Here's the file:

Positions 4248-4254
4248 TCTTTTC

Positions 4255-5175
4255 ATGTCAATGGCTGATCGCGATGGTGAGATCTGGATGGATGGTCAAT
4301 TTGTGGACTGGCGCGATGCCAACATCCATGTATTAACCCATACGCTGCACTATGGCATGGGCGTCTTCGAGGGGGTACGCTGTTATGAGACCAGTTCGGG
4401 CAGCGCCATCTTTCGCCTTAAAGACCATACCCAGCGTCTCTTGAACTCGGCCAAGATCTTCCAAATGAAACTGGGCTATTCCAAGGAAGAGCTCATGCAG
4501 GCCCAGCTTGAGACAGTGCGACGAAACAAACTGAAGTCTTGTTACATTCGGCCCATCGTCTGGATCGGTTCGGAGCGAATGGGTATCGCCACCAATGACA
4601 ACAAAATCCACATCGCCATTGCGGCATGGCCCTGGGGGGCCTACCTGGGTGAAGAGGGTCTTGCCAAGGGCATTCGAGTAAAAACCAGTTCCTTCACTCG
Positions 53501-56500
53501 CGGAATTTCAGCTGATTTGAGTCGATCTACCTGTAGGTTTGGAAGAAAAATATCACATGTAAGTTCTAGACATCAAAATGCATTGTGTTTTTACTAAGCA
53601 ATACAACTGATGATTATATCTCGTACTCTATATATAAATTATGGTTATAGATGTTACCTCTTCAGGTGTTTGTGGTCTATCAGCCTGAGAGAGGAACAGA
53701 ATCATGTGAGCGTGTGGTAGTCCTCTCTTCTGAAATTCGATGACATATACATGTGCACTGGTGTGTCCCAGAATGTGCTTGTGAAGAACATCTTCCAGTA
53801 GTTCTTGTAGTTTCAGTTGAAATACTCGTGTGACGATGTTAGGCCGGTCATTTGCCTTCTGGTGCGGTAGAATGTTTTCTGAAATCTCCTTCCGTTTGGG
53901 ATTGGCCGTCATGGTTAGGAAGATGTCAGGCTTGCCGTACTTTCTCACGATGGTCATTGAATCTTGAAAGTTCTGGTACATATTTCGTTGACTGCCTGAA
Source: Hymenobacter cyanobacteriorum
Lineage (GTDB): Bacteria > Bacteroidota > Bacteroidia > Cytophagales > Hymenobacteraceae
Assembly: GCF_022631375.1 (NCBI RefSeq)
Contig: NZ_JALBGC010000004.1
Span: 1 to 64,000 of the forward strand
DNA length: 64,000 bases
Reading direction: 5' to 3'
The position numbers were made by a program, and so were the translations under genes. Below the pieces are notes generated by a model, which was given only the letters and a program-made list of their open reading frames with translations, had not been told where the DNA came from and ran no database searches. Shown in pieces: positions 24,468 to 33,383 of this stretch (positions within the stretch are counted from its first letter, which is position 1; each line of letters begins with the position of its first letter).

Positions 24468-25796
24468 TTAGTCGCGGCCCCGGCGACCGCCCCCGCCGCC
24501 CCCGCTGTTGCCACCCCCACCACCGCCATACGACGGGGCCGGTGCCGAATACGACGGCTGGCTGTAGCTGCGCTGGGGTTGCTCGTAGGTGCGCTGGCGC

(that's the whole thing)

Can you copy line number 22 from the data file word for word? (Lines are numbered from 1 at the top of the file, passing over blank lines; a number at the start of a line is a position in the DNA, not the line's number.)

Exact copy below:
The position numbers were made by a program, and so were the translations under genes. Below the pieces are notes generated by a model, which was given only the letters and a program-made list of their open reading frames with translations, had not been told where the DNA came from and ran no database searches. Shown in pieces: positions 24,468 to 33,383 of this stretch (positions within the stretch are counted from its first letter, which is position 1; each line of letters begins with the position of its first letter).